SBD/Issue 229/Sponsorships, Advertising & Marketing

JPMorgan Chase To Cut Back Corporate Hospitality For U.S. Open

JPMorgan Chase Will Operate Its Corporate
Hospitality For Only Six Days Of '09 U.S. Open
JPMorgan Chase & Co. will "operate its corporate hospitality at the U.S. Open Tennis Championships for only the final six days of the two-week event this year," becoming the "latest example of a bank minimizing its entertainment in sports," according to sources cited by Daniel Kaplan of SPORTSBUSINESS JOURNAL. JPMorgan in '07 signed a six-year, $90M extension of its Open sponsorship, and the company "long has been the largest consumer of corporate hospitality" at the tournament, "entertaining thousands of clients in what is the bank's backyard" (SPORTSBUSINESS JOURNAL, 8/17 issue). 

SIGN OF THE TIMES: In N.Y., Ken Belson noted JPMorgan Asset Management in an internal memo in July "told employees in its Institutional Americas division that 'in light of the current regulatory environment,' they would not be allowed to entertain clients" at the U.S. Open. Meanwhile, a JPMorgan spokesperson said that employees are "permitted to accept tickets" to sporting events "on a case-by-case basis." However, "legitimate business" has to occur. Belson wrote not only are companies "cutting their entertainment budgets" due to the downturn, they also are "facing increased scrutiny from regulators, shareholders and politicians -- pressures that have forced workers even at healthy firms to avoid being seen at sporting events." Corporate compliance departments and the IRS are "doing more to ensure that the business entertainment taking place at games is tangible, not tangential." Former New York State Society of Certified Public Accountants entertainment and sports committee Chair John Lieberman: "The seats behind home plate, no one wants to be seen there. There's a perception that you're throwing your money away. Politically, it's like car company executives taking private jets from Michigan to Washington." An exec at one firm said, "A lot of people have gotten hurt by this stuff, so it's easier to just not do it. More than the price, it's just the nature of the environment out there, so it's not worth the risk" (N.Y. TIMES, 8/16).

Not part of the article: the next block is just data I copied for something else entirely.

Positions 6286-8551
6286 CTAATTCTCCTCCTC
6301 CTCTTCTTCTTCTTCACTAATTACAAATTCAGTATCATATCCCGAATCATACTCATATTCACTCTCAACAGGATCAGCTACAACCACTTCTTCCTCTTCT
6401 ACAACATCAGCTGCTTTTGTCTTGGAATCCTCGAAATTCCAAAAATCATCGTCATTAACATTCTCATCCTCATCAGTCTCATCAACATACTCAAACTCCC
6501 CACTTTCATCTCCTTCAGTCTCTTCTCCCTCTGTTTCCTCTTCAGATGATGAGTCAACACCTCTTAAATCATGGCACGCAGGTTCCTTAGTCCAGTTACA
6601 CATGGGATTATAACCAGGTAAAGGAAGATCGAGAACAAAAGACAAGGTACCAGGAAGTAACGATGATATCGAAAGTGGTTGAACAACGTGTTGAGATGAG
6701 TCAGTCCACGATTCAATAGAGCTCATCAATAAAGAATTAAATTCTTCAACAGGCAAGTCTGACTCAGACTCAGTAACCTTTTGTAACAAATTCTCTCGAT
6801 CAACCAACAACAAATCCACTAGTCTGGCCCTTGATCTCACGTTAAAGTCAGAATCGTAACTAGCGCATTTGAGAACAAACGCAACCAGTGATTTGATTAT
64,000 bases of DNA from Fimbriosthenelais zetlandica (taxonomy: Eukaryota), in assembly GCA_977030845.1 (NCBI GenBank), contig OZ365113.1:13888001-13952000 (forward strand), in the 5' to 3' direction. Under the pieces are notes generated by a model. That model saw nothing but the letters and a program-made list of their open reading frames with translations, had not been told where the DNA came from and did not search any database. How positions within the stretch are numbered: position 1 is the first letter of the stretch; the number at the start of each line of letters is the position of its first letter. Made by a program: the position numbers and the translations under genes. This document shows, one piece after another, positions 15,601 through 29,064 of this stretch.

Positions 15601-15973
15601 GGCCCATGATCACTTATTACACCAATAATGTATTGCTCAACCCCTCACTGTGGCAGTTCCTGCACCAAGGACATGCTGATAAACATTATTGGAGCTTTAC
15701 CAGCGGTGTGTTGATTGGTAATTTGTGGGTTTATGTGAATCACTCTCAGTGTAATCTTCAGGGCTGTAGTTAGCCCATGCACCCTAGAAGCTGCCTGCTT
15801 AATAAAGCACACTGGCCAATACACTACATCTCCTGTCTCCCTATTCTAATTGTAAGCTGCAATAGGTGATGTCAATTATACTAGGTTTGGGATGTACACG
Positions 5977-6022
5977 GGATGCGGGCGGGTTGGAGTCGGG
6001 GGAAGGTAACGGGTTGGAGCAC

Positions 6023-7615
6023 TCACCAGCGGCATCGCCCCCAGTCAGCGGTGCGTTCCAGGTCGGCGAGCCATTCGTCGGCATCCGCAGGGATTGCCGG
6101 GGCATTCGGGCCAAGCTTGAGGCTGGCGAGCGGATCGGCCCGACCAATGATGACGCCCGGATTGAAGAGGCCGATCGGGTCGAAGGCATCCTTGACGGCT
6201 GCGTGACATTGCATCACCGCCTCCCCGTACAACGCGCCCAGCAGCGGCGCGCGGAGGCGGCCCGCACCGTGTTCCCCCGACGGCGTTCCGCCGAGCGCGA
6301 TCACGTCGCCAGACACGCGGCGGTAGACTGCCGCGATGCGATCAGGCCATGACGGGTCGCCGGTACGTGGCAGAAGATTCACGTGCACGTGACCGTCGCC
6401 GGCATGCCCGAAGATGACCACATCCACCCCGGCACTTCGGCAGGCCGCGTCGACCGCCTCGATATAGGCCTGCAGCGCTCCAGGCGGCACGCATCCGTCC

PGA HOSPITALITY DOWN: PGA of America CEO Joe Steranka said that corporate hospitality at last week's PGA Championship at Hazeltine National Golf Club was down 20-25% compared to '02, when the PGA Championship was last held at Hazeltine. In Milwaukee, Gary D'Amato notes AmEx and Mercedes-Benz USA "were visible partners, but there appeared to be fewer corporate structures and less signage than in recent years." Kohler Co. CEO Herb Kohler, who owns '10 PGA Championship site Whistling Straits, said, "You don't see an overwhelming number of corporations out there with their names on their foreheads, but there are a lot of people here, and a lot of those are probably corporate guests that are in disguise." D'Amato reports the economy "has forced the Kohler Co. to temper expectations for 2010 but only to a point" (MILWAUKEE JOURNAL SENTINEL, 8/17).

Corporate Hospitality Sales At Weekly PGA
Tour Events Down By As Much As 20% In '09
POISED TO BOUNCE BACK? SPORTSBUSINESS JOURNAL's Jon Show reports corporate hospitality sales at weekly PGA Tour events are "down by as much as 20[%] from last year," and NASCAR tracks have said that their revenue from hospitality is down 20% this year. Corporate hospitality also is down 15-25% for packages "sold on the secondary market by agencies like Premiere Corporate Events and RazorGator to events such as the Super Bowl, Final Four, BCS games and golf majors." Show notes "most people predict single-digit percentage increases in the next" 12-18 months, while "some suggest a full recovery by 2011." Still, officials for the '10 U.S. Open at Pebble Beach are "scaling back sales forecasts in corporate hospitality for the next 12 months." Also, NFL Senior VP/Events Frank Supovitz said that he expects Super Bowl XLIV will "sell out of hospitality packages," though the league has "fewer signed contracts at this point than it had in recent years" (SPORTSBUSINESS JOURNAL, 8/17 issue). Milwaukee World Festival President Don Smiley: "A lot of sponsors have hit the reset button. They might have spent 'X' two years ago but in 2008 and 2009 decided to pare down their expenditures. I think it will be more years than in the past for companies to get back to that original level. Sponsors are really picking and choosing, and they do have the pick of the litter at this point. It's their checkbook" (MILWAUKEE JOURNAL SENTINEL, 8/16).

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